What Are Backscatter Emails?

Backscatter emails are auto-generated email bounce messages received by an individual for emails that they never sent. These messages are often perceived by recipients as unsolicited spam.



What Causes Backscatter Emails?

There are several causes of email backscatter, these include:

  1. Spoofing

    Perhaps the most common cause of backscatter emails is spoofing. This means that a spammer forged the “From” field in an email header, to make it appear as though the email has a legitimate sender.

  2. Misconfigured Email Servers

    Some email servers are configured to send Non-Delivery Reports (NDRs) or bounce messages without proper checks. This can cause legitimate but misdirected bounce-backs to reach unintended recipients.

  3. Malware

    Malicious software can infect computers and use them to send spoofed emails with the infected user’s address. Bounce-backs from these spoofed emails contribute to backscatter.



What Are the Negative Impacts of Backscatter?

Email backscatter can have negative effects on the recipient.


Inbox Overload:


Email management is difficult enough as it is. Receiving a bucket load of unwanted emails results in an overly cluttered inbox, making it even more difficult to keep track of important conversations.


Reputation Damage:


If spammers repeatedly use an email for spoofing attacks, then that address may be blacklisted by some servers.


Resource Drain:


Processing and filtering backscatter consumes bandwidth and computational resources, potentially impacting server performance and increasing operational costs.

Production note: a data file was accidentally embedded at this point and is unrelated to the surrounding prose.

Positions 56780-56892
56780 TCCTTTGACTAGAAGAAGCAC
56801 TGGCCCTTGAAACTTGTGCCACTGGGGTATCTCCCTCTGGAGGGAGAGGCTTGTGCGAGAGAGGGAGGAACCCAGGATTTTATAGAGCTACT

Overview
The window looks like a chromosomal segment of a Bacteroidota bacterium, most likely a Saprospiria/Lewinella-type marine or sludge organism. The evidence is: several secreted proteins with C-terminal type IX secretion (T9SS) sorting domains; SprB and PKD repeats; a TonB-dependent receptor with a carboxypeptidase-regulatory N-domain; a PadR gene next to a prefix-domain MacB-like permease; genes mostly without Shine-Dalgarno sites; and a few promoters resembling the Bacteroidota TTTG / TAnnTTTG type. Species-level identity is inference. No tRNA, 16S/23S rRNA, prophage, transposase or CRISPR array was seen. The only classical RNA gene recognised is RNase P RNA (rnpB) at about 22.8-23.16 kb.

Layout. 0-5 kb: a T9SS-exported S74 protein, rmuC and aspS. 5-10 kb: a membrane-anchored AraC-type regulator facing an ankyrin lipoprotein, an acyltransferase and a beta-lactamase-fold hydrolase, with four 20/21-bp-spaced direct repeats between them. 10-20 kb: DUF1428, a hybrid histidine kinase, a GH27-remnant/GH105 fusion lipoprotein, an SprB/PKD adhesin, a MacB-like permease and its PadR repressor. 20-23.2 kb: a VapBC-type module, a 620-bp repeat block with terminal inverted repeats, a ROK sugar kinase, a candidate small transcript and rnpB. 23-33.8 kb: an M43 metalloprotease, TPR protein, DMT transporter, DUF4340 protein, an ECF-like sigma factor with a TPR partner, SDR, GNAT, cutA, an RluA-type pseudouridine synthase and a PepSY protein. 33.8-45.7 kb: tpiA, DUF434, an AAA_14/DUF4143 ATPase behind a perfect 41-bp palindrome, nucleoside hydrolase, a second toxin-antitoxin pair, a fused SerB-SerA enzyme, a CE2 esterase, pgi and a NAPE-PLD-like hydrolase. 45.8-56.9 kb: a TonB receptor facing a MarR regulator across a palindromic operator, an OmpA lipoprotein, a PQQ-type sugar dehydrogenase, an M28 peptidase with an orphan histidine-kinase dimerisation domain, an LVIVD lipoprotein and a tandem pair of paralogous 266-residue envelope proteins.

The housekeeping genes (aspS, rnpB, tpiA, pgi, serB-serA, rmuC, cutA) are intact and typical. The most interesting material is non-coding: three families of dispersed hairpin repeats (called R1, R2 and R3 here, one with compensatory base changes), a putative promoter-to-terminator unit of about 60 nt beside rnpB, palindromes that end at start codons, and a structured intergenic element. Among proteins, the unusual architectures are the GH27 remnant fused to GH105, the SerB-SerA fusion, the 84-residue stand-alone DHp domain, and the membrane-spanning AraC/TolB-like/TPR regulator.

False Security Alerts:


The recipient might perceive backscatter emails as a security issue. This leads to them worrying about securing their email account which won’t resolve the issue.



How to Prevent Backscatter

So how can users prevent email backscatter? Here are several ways to mitigate and prevent the issue.

  1. Implement SPF, DKIM, and DMARC Protocols:

    • SPF (Sender Policy Framework): This security protocol allows domain owners to specify which mail servers are permitted to send emails on behalf of their domain.


    • DKIM (DomainKeys Identified Mail): This adds a digital signature to emails, enabling recipients to verify that an email came from the specified domain and that it has not been altered.



  2. Configure Servers to Reject Emails During SMTP Transaction:

    Instead of accepting and then bouncing undeliverable emails, servers should reject invalid emails during the SMTP session. This way, the sending server, not the receiving server, handles the bounce.

  3. Maintain Accurate and Updated Email Lists:

    Regularly cleaning and updating email lists to remove invalid addresses reduces the chance of sending emails to non-existent addresses.



How to Filter Backscatter:

  1. Use Anti-Spam Software:

    Employ advanced anti-spam solutions that can recognize backscatter patterns and filter them out. These solutions often include heuristics and algorithms designed to detect common traits of backscatter.

  2. Set Up Server-Level Filtering:

    Configure mail servers to use filtering rules that identify and block backscatter. This might include checking for typical backscatter characteristics, such as specific wording in bounce messages and headers that indicate the message is a delivery failure notification.

  3. Blacklist Known Backscatter Sources:

    Maintain a blacklist of domains and IP addresses known to generate backscatter. While this requires regular updates and monitoring, it can be effective in reducing backscatter volumes.

  4. Email Filtering Services:

    Utilize third-party email filtering services that specialize in identifying and blocking backscatter and other types of spam.


By understanding what email backscatter is, recognizing its causes, and implementing prevention and filtering strategies, email users and administrators can mitigate the negative impacts and improve the overall email experience.

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